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Sierra Leone News: Dark days for Special Court compound – again

On Monday, 27th August, 2018, President Julius Maada Bio and an entourage of government officials including the Attorney General and Minister of Justice, Priscilla Schwartz visited the Special Court grounds and buildings in Freetown.
The Special Court for Sierra Leone was set up in 2002 as the result of a request to the United Nations in 2000 by the Government of Sierra Leone for “a special court” to address serious crimes against civilians and UN peacekeepers committed during the country’s decade-long (1991-2002) civil war.
Negotiations between the United Nations and the Government of Sierra Leone on the structure of the court and its mandate, produced the world’s first “hybrid” international criminal tribunal, mandated to try those “bearing the greatest responsibility” for crimes committed in Sierra Leone after 30th November 1996, the date of the failed Abidjan Peace Accord. It was the first modern international tribunal to sit in the country where the crimes took place, and the first to have an effective outreach program on the ground.
The Special Court for Sierra Leone was the first international court to be funded by voluntary contributions and, in 2013, became the first court to complete its mandate and transition to a residual mechanism.
On the tour, Minister Schwartz noted that the facility brought perpetrators of the civil war to book, was built to bring lasting peace to Sierra Leone and as it is with the present government’s plans to bring corruption to an end in the country.
The Attorney General and Minister of Justice also disclosed that the once illustrious ground courtroom had fine trimming and splendour that helped to win justice for the people of Sierra Leone. The court had computers, streamers, chairs and all modern facilities of international standard before it was handed over,” she recalled. The building and grounds have suffered from mismanagement, neglect, vandalism, decay and corruption.
The initial budget for the Special Court was $75 million USD and the court was to last for three years. But, by December 2013, over $300 million USD had been spent.
She added, the proud halls of justice, which once attracted tourists and the finest legal minds from all over the world now lays in decay. The detention facility was handed to the government of Sierra Leone in early 2010 and the rest of the premises including the courthouse and all its facilities were handed over to the APC government in December 2013.
The Court’s compound in Brookfields is a huge, rolling hillside surrounded by high walls topped with barbed wire. It now houses the Women’s Correctional Centre in the custom-built, on-site prison that once housed war criminals. The buildings cost $3.5 million USD, minus the land. The late President Ahmad Tejan Kabbah, conceptualised the court as… “a symbol of the rule of international law, especially at a time when some State and non-State actors are increasingly displaying, shamelessly, contempt for the principles of international law.”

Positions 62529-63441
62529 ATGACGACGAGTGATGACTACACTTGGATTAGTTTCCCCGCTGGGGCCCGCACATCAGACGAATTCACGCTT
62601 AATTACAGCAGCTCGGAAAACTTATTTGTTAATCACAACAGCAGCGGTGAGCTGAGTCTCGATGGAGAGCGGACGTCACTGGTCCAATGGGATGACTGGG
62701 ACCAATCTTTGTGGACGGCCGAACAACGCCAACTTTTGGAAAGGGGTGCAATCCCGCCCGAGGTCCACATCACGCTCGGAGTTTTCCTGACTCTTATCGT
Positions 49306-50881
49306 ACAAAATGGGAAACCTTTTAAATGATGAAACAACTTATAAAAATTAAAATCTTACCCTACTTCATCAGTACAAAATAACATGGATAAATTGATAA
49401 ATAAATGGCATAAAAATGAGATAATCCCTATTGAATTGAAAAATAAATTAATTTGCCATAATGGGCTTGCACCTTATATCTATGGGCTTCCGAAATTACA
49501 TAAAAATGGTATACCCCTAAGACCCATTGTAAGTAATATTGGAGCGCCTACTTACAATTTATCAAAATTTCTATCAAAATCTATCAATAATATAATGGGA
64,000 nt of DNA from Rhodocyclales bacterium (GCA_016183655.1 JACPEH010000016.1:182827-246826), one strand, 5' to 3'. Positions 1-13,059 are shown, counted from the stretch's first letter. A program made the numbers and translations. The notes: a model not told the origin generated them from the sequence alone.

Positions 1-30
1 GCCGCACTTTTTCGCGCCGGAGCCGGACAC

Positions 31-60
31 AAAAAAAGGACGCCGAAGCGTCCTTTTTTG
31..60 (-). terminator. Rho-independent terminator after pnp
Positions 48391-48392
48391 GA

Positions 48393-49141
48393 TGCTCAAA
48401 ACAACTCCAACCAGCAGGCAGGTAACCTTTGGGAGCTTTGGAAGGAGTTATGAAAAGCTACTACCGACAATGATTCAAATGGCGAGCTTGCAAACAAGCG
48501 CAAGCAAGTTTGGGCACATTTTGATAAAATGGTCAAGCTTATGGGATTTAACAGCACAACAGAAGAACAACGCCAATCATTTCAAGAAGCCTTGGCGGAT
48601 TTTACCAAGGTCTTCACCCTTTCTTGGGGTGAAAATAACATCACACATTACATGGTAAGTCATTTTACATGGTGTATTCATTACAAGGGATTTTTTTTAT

Nine persons were convicted and sentenced to terms of imprisonment ranging from 15 to 52 years. Sentences of the eight RUF, CDF and AFRC prisoners convicted in Freetown are being enforced at Rwanda’s Mpanga Prison due to security concerns.
In late 2014, the grounds, offices, temporary structures and court building were used by the National Ebola Response Centre (NERC) as a headquarters in the fight against Ebola. The British Army with others spent hundreds of thousands of donor dollars renovating, cleaning trash and rejuvenating the facility, which had fallen into horrendous disrepair. Following NERC’s move to Cockerill, the Special Court building and grounds fell back under the control of the APC government.
While touring the facilities on Monday with the President, the Attorney General and Minister of Justice said “You again inherit today a dilapidated courthouse. It is a hurt and stain on our country’s pride. This casts a dark mark… for the justice institutions but also for the rule of law.”
She hinted that the upcoming Commission of Inquiry may have used the buildings and she was saddened that the inquiry might not take place at the building, as was first anticipated, due to the high cost of refurbishment estimated to run into billions of Leones.
28/8/18
Wednesday August 29, 2018.

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